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Need help locating a 3' slab exterior door in Beech
Posted: Tue Jun 03, 2008 2:45 pm
Posted: Tue Jun 03, 2008 4:37 pm
You'll likely need to have one made. Send a good-quality door to the nearest veneering shop (look up "custom plywood") and they'll put whatever you want on either face. They may advise doing both sides at once to maintain flatness; if not ask them to guarantee the result. I don't advise doing this job yourself.
Posted: Tue Jun 03, 2008 9:50 pm
Posted: Wed Jun 04, 2008 7:05 am
while we're on the subject, mdh is going to make us a front door this summer. We are going to pick up a solid slab at our local reuse building supply shop and he's going to cut out and build what we want.(which is very similar to a crestview) he's practicing first on our laundry room door so when he gets that done ill post it.
the laundry one will look similar to this design, he's already got the hole cut out
anyone else make their own?
Posted: Wed Jun 04, 2008 7:20 am
I'd be nervous about the performance of a slab door made like a butcher-block: simply glued up from a single thickness of lumber. This is because any such slab is subject to warping when subjected to very different exposure to the elements (temperature and humidity) on its two faces. (Warping occurs when the fibers on one face expand when heated, or -- especially -- when they absorb moisture; that side grows and forces the panel into a curve.) An indoor application minimizes these differences, while a front door is usually heated, cooled and/or wetted on the outside -- expecially if it faces south -- while treated to a more or less constant temperature and humidity on the inside. (These effects are almost as pronounced with finished surfaces as with raw ones.)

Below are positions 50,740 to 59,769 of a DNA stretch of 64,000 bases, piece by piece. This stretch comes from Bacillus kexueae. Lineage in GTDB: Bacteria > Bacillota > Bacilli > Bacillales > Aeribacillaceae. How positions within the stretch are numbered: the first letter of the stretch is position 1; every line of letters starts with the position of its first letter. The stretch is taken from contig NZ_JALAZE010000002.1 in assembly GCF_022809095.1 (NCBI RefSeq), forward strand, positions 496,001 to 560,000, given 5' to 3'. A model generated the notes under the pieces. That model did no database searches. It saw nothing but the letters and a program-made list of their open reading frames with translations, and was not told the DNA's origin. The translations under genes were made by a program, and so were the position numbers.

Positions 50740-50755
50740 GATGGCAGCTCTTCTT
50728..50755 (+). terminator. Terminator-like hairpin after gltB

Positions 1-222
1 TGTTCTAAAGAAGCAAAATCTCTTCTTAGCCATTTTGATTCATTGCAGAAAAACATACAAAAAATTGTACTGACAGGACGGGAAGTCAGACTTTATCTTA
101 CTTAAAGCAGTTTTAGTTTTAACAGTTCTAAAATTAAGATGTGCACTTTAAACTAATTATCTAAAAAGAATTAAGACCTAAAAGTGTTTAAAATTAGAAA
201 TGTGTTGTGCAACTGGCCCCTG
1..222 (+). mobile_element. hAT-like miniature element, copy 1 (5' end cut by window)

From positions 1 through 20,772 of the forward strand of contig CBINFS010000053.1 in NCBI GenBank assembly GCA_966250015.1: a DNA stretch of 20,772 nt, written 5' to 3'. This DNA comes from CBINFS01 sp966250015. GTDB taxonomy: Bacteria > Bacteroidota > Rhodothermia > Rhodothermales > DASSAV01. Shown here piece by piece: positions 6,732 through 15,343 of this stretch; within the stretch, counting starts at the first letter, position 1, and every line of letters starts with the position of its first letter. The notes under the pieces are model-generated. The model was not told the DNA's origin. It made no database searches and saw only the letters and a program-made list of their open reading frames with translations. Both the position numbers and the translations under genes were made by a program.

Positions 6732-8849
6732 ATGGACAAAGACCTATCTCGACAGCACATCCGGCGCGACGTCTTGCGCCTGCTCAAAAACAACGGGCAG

This is why a wood solid-core slab door is made up of a lumber core with several layers of cross-banding on each face. Successful solid-lumber (unbanded) doors (think Frankenstein's castle or a log cabin) typically have heavy cross-members on one face, including a diagonal in the case of unglued planks.
Posted: Thu Jun 05, 2008 6:17 pm
I've seen some commercial doors made with better materials - they're usually fitted to metal frames, are thicker than what's typical and are hung with four hinges - I'm inquiring with suppliers now. I'm also investigating custom veneering.
Posted: Thu Jun 05, 2008 6:44 pm
Sounds good. Hopefully you'll be able to hang the door in your existing opening. . .?
Posted: Thu Jun 05, 2008 7:53 pm
A solid core slab exterior door with an inside made of blocks of wood instead
of particle board is called "stave core". You can Google "stave core doors"
Here's one hit, a company that offers european Beech as a face option:
http://marshfielddoorsystems.com/Signat ... eCore.html
Posted: Thu Jun 05, 2008 8:10 pm
The beech they show is plain-sliced veneer. To get the little flecks instead of a large grain pattern, you'd request quarter-sawn veneer, I believe.
Posted: Thu Jun 05, 2008 8:34 pm
Yes I noticed. Not the sort of beech of Ikea flat pack furniture.
Posted: Thu Jun 05, 2008 9:15 pm
Right. All wood looks very different depending on how it is cut from the log. In this regard veneer is no different from boards -- with the exception of rotary-cut veneer, which is peeled from the log as if it were a (very big) window shade. CDX fir plywood is rotary-cut; you see a wild and repeating grain pattern.
Posted: Fri Jun 06, 2008 8:17 pm
There are several local distributors - one I've bought Schlage hardware from in the past, John Oatley Hardware. I wasn't aware that they did actual doors. I'll give them a call early next week (I don't believe they're open on weekends). They don't show rift-sawn beech (I believe it's the rift sawn and not the quarter sawn that gets the flecks but it could be that they have similar characteristics).
Posted: Fri Jun 06, 2008 8:25 pm
Sounds good. Best of luck, and let us know how you make out. That pretty house deserves the best !